What is a Corporate Lawyer?
The role of a corporate lawyer really depends on the type of client they are serving. However, most corporate lawyers, no matter the industry, size, or type of client is responsible for advising on the clients’ legal rights, responsibilities, and obligations in their business. They may work as outside counsel, either for themselves at their own legal advisory firm or at a small-to-large sized law firm, or they may work as employees of a company as their general counsel.
On a day-to-day basis, corporate lawyers provide legal advice and negotiate business transactions, draft legal contracts, review legal documents, and ultimately ensure the client is reaching their business goals while following all legal regulations in accordance with their particular business. They typically handle all responsibilities related to mergers, acquisitions, IPO’s, corporate governance, and divestitures.
What is Corporate Law?
Corporate law is an overarching term used for a number of areas, including the following:
Mergers & Acquisitions (M&A) Law
Some corporate lawyers specialize in mergers and acquisitions. These lawyers may call themselves “corporate lawyers,” since M&A is sometimes put under the umbrella term of “corporate law.” However, this area of practice is very specific; it requires a high level of understanding of securities and finance laws that not all corporate lawyers possess.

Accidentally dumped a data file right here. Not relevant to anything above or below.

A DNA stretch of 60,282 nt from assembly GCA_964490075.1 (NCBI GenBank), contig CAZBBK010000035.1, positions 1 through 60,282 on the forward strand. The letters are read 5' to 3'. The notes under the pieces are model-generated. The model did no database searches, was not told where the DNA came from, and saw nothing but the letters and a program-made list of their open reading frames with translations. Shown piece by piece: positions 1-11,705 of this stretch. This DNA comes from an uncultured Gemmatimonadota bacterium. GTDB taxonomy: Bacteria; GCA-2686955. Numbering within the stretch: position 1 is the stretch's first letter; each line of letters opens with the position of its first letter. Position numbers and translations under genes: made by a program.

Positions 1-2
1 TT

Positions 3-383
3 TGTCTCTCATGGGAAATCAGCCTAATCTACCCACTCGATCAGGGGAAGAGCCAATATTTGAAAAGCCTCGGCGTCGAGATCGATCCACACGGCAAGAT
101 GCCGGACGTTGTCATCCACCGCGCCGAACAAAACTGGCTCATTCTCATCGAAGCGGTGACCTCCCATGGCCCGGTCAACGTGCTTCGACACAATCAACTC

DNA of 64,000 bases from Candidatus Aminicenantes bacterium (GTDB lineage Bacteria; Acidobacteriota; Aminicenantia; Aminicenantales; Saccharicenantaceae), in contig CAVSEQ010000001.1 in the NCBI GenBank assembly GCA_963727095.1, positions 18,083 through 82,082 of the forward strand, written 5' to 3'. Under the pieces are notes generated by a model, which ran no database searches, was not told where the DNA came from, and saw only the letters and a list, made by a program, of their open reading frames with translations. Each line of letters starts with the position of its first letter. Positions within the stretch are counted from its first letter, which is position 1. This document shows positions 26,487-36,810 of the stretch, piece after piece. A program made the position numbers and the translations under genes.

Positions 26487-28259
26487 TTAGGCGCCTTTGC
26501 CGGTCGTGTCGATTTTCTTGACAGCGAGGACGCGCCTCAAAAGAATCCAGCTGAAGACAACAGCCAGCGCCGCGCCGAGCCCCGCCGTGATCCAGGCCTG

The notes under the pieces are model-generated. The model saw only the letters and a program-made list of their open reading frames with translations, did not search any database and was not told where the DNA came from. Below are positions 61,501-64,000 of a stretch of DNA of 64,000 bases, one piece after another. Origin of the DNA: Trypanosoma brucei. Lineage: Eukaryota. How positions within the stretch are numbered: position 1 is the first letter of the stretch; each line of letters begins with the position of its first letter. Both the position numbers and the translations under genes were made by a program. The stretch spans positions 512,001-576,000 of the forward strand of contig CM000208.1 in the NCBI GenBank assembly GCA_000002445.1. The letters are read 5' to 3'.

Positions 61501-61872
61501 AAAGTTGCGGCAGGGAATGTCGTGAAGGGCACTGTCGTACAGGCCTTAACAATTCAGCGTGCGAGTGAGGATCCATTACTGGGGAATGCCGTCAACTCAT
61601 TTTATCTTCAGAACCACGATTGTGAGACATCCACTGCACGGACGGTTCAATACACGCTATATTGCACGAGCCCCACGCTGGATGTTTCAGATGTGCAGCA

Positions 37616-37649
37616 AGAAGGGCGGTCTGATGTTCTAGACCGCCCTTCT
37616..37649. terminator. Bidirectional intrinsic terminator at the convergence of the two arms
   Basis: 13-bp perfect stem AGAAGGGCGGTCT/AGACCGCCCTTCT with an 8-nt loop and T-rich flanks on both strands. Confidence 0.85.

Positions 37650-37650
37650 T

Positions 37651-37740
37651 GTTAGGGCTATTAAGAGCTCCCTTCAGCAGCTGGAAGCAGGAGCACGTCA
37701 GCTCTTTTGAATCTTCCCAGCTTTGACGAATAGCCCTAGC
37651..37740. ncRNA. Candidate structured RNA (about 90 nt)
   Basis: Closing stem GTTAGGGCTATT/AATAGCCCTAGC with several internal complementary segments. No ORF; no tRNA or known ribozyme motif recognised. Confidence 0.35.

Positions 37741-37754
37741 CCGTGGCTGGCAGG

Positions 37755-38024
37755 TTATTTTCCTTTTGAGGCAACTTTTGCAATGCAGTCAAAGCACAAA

The day-to-day work for an M&A lawyer usually entails due diligence on both the company the lawyer is representing, as well as due diligence on the company the client is merging with or acquiring. The whole idea of a merger or acquisition is for both companies to mutually benefit, and they will go through this process to either neutralize a mutual competitor, take advantage of one another’s brands or customers, or to simply allow a stronger company in taking over a small or under-performing company. In any case, heavy and detailed due diligence is the lawyer’s’ responsibility.
Due diligence for these types of deals includes a variety of actions, such as looking into the company’s key assets, liabilities, debt, and any litigation related to the company. After diligence has been complete, the lawyers begin drafting all legal agreements required for closing the deal.
Corporate Governance Law
Corporate governance law is an extremely important area of law, as it relates to how corporations/businesses govern themselves. This area focuses on the “checks and balances” for companies. It ensures the board of directors, management, and shareholders follow a certain set of procedures for corporate affairs to maintain the integrity of the company.
Corporate lawyers in this specific area will often deal with the laws of the state of incorporation to incorporate, dissolve, or organize a new company. They will draft agreements and articles for shareholders, the executive team, and board of directors, and draft bylaws in order to define the roles of these groups of people.
Venture Capital Law
Venture Capital is the financing of high risk investments into early stage companies — “start-ups” — with the idea that the company has a potential for a high return via an IPO or sale down the line. Lawyers who deal in venture capital are often tasked with drafting term sheets and related investment materials. If they serve as outside counsel to the start-up, they will provide them with strategic legal advice regarding raising money, negotiate their valuation, and assist with other start-up issues like intellectual property, employment and compensation.
Although we’ve only name a few subcategories of corporate law, there is a wide range of matters that corporate lawyers deal with depending on their firm and their clients’ needs. Law students who are interested in corporate law will usually have to decide what their focus is early on as each practice can be highly specialized.